Maybe you're right - it's certainly a possibility that I'm being too pessimistic. But I tend to fear that the motivated sellers will be a constant trickle rather than a sudden deluge and as a result might not have such a dramatic impact. Fair enough if there are a lot of repos caused by high IRs, that will have a big impact. But if it's just a constant trickle of BTLs throwing in the towel, I'd be less confident - they'll all be hanging in there for the best price they can squeeze out of it. Did you see Rosie Millard's article a couple of weeks ago, where she considered selling her BTL, and then realised how much it would cost her to do it? Basically she started out being sensible and then backtracked into fantasy land because she couldn't take the short term costs.

Share this post


Link to post
Share on other sites

4 or 5 per house is actually a lot of fun....just think back to uni!!!!

I do... with horror. And anyway I've got a kid myself, so I'm well past that point myself.

I know some are happy in shared households, but I think it will take more than a few years of high house prices to shake the British preference for living in their own space. If anything I think the problem with new-builds is that they are just taking us back to the high rise mentality of shared common areas, everyone in their own hutch. They're going to crash because they are overpriced, gardenless, and shoddily built, so in a few year's time will just look like student accomodation or slums.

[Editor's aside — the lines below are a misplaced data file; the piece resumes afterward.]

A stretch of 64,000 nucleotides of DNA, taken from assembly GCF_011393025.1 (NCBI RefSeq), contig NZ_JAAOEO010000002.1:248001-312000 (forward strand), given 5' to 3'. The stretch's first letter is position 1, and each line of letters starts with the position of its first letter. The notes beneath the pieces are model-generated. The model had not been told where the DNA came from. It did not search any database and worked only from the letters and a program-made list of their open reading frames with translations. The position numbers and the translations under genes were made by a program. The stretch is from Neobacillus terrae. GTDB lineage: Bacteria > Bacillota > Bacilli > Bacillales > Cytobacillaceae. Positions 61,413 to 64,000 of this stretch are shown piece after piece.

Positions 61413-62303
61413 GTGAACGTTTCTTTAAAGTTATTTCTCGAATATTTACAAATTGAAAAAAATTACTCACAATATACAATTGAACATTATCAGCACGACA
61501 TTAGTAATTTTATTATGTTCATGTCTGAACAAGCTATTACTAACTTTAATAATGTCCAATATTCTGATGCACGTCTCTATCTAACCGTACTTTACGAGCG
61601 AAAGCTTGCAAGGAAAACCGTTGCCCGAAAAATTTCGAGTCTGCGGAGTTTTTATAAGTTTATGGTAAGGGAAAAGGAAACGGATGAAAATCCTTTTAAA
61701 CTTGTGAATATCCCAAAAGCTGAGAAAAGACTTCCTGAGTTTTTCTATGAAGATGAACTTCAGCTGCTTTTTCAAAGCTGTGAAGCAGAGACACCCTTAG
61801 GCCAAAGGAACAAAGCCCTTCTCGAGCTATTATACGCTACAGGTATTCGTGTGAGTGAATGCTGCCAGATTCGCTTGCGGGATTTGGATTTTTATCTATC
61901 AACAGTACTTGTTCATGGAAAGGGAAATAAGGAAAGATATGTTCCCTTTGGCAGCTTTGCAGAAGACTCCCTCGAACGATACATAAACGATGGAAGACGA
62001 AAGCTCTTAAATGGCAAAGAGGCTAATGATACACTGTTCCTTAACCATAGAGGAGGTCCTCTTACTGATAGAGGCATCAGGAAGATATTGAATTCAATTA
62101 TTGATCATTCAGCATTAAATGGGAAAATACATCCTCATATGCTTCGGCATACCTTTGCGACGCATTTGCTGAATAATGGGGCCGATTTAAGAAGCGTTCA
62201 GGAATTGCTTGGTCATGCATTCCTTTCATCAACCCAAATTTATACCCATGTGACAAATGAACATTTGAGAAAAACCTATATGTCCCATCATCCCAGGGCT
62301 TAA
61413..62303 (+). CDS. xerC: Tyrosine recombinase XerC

Not slagging you off personally, but I find that most people who bang on about how great it is living in shared housing grew up in middle-class comfort, and expect to be able to buy a decent space sometime in the future. It's not a sentiment you often hear expressed by people who grew up in overcrowded 2-up 2-downs. (Personally I grew up in comfortable surroundings but those I know who didn't are the keenest on having their own space.)

Share this post


Link to post
Share on other sites

The last time around BTL’s amateurs weren’t a factor, this time they are. When things get tough (I/R increases, job loss, inflation, property price dropping etc) people will batten down the hatches to preserve and keep their main family homes roof over their and the kids heads. So things are getting tough and the vast majority of BTL’s will do everything they can to keep a roof over their heads. They’ll be trying to sell and if they can’t, they’ll be chucking the keys back at the lenders, shouting have the 2 bed exec lux flat just leave us the 3 bed semi we’ve foolishly mew’d to buy it!